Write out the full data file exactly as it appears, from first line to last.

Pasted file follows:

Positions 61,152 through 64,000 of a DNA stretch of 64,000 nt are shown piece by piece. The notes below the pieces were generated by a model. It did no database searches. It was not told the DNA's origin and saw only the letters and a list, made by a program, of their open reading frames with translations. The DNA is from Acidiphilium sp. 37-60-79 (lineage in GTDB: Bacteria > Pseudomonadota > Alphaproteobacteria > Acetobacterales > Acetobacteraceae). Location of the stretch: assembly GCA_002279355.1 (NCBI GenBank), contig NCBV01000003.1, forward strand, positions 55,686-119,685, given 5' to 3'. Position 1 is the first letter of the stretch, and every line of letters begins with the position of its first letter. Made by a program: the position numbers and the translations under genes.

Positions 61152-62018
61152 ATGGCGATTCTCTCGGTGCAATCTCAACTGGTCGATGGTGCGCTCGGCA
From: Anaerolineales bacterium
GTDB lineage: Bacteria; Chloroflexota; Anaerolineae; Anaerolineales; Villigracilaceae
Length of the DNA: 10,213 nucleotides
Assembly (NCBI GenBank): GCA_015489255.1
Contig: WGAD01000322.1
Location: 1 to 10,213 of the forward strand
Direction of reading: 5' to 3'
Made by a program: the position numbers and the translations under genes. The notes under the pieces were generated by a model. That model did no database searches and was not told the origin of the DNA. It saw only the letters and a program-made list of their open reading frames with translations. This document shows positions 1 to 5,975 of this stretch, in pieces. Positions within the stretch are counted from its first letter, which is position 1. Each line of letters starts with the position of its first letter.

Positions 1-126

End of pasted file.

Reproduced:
Positions 61,152 through 64,000 of a DNA stretch of 64,000 nt are shown piece by piece. The notes below the pieces were generated by a model. It did no database searches. It was not told the DNA's origin and saw only the letters and a list, made by a program, of their open reading frames with translations. The DNA is from Acidiphilium sp. 37-60-79 (lineage in GTDB: Bacteria > Pseudomonadota > Alphaproteobacteria > Acetobacterales > Acetobacteraceae). Location of the stretch: assembly GCA_002279355.1 (NCBI GenBank), contig NCBV01000003.1, forward strand, positions 55,686-119,685, given 5' to 3'. Position 1 is the first letter of the stretch, and every line of letters begins with the position of its first letter. Made by a program: the position numbers and the translations under genes.

Positions 61152-62018
61152 ATGGCGATTCTCTCGGTGCAATCTCAACTGGTCGATGGTGCGCTCGGCA
From: Anaerolineales bacterium
GTDB lineage: Bacteria; Chloroflexota; Anaerolineae; Anaerolineales; Villigracilaceae
Length of the DNA: 10,213 nucleotides
Assembly (NCBI GenBank): GCA_015489255.1
Contig: WGAD01000322.1
Location: 1 to 10,213 of the forward strand
Direction of reading: 5' to 3'
Made by a program: the position numbers and the translations under genes. The notes under the pieces were generated by a model. That model did no database searches and was not told the origin of the DNA. It saw only the letters and a program-made list of their open reading frames with translations. This document shows positions 1 to 5,975 of this stretch, in pieces. Positions within the stretch are counted from its first letter, which is position 1. Each line of letters starts with the position of its first letter.

Positions 1-126